Symptoms like headache, cognitive abnormalities, aphasia or seizures are uncommon in patients with multiple sclerosis. When they are present and accompanied by a single lesion with mass effect it can be difficult or impossible to distinguish a multiple sclerosis plaque from a cerebral neoplasm, cerebral abscess, vascular disease or other inflammatory disorders.1,3,10 The definition of ‘tumefactive lesions’ is not consistent in the literature, and may refer to various combinations of the following: large size (>2cm),1 presence of mass effect or edema and/or atypical enhancement patterns. These diagnostic difficulties are further compounded by reported cases of gliomas appearing concurrently with multiple sclerosis.11,12 On the other hand, oligoclonal band positivity is found less frequently in patients with pseudotumoral onset.10 Important information for differentiating diagnosis can be obtained by spectroscopy which can show the pattern usually observed in the demyelinating areas, characterized by an increase of the peak of choline, a decrease of N-acetyl-aspartate (NAA), and lactate peaks, as in our case.

In the largest series reported to date of 168 patients with biopsy confirmed tumefactive demyelinating lesions, Lucchinetti et al.1 reported in a retrospective review that 70% of patients developed classical multiple sclerosis at follow-up, while 14% had an isolated episode. Former studies, on the contrary, suggested that the majority of patients with an isolated tumefactive demyelinating lesion did not seem to develop MS subsequently.2,13 Kepes2 described in a series of 31 patients with tumor-like multiple sclerosis that the great majority of cases (28 of them) behaved as a single episode in time. In the same way, Altintas et al.10 describe that only 16.7% in a series of 54 patients with a first attack with tumor-like MS developed new tumefactive lesions during follow-up. It is crucial to consider that median follow-up was 3.9 years in Lucchinetti's study1 and median time to second attack was 4.8 years; while median follow-up was 38.12 months in Altintas et al.’10 and not specified in Kepes’ study.2 Lucchinetti et al.1 also conclude that the majority of patients have a clinical and radiographic course as well as prognosis similar to prototypic multiple sclerosis, instead of a more benign course previously suggested by most authors that reported a “single-episode” entity.2,10,13 Nevertheless, the biological and clinical behavior of these patients appears to be distinct from the usually acutely progressive monophasic malignant form of MS known as Marburg's disease that typically kills within a year. As stated by Walid and Sanoufa,14 the diagnosis of the Marburg variant of multiple sclerosis should be made based on disease course.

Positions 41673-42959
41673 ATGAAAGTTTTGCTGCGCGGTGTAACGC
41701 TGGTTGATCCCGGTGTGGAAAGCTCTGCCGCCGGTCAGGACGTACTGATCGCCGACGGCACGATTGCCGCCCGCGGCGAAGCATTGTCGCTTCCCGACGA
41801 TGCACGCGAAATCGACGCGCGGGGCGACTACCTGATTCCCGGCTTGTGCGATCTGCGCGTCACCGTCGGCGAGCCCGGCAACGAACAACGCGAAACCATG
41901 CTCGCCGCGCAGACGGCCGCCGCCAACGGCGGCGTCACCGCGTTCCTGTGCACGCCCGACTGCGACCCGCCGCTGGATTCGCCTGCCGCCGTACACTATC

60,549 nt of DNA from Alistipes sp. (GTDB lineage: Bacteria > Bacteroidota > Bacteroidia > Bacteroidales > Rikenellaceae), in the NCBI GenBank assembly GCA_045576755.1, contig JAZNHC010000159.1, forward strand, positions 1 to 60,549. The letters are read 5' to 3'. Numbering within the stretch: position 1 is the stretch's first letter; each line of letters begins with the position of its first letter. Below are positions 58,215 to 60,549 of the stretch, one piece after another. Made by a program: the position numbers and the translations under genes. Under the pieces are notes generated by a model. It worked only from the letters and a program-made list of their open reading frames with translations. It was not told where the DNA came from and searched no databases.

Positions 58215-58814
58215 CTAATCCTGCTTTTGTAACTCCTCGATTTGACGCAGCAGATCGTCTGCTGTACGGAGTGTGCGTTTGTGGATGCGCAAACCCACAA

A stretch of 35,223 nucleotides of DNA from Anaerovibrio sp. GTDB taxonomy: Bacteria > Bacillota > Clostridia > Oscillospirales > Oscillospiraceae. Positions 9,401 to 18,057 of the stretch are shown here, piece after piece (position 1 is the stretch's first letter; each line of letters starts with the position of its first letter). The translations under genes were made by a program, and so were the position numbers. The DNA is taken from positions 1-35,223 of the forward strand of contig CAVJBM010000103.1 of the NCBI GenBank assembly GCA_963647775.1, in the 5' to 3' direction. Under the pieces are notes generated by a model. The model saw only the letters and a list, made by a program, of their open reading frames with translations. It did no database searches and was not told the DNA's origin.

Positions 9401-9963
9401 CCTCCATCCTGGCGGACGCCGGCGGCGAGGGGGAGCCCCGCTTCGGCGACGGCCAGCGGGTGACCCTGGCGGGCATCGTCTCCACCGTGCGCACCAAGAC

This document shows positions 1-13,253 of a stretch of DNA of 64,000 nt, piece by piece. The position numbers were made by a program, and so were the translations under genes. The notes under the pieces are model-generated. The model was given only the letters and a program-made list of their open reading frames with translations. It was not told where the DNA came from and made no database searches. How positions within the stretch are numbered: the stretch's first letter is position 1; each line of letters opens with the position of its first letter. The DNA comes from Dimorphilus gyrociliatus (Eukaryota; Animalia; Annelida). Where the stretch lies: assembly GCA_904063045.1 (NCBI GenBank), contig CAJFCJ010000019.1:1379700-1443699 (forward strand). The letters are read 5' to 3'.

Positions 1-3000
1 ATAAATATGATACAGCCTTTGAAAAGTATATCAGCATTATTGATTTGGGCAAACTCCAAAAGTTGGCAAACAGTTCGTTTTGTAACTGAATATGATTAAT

Treatment of pseudotumoral forms of multiple sclerosis is not well-defined. Corticosteroid therapy is most commonly used in literature reported cases. In addition to steroids some of the authors performed surgical procedure (brain biopsy or mass resection), while others opted for steroids only and clinical and radiological follow-up.15 In the vast majority of cases, the patients showed further improvement or disappearance of the mass lesion with treatment in both surgical and non-surgical treated patients, making multiple sclerosis the most likely diagnosis in cases without pathological confirmation. Therefore, some of the authors recommend a conservative approach with careful clinical and radiological follow-up avoiding a brain biopsy. Serial magnetic resonance imaging performed during steroid treatment, together with other paraclinical data, may be sufficient for the diagnosis.15

We analyzed the other reported cases of tumefactive MS requiring emergent craniotomy or craniectomy,6–9 looking for similarities. These five cases consist of four women and one man, between 20 and 55 years old. None of them had previous neurologic symptoms, being their first episode. Four of them presented with an isolated large lesion, while one patient showed two small subcortical lesions in the contralateral white matter. Complete neurological recovery was achieved in three patients, in two of them only mild neurological deficits remained. None of them suffered a second episode, but follow-up was less than 2 years in four cases.

Conclusion

The appearance of a large solitary mass lesion may present considerable diagnostic difficulties in the acute stage of MS, and may be misinterpreted as a brain tumor, abscess or vascular lesion. Many of these patients are eventually operated on (biopsy or mass resection) even though other authors defend a conservative approach with steroid therapy and clinical and radiological follow-up. Uncommon clinical course with consciousness deterioration, uncal herniation and mydriasis that requires emergent surgical intervention is anecdotic.

Contributions

Dr. Castaño-Leon has helped with the initial composition of the paper. Dr. Martinez-Perez has helped with data gathering. Dr. Hernandez-Lain has helped with the description of the pathological findings. Dr. Ramos has helped with the description of the radiological findings. Dr. Lagares has helped with the final composition of the paper.

This article may be cited as: Munarriz PM, Castaño-Leon AM, Martinez-Perez R, Hernandez-Lain A, Ramos A, Lagares A. Tumefactive multiple sclerosis requiring emergency craniotomy: case report and literature review.

Financial disclosure

This article received no specific grant from any funding agency in the public, commercial, or not-for-profit sectors.

Conflict of interest statement

The authors have no conflict of interest to declare.

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Neurocirugía (English edition)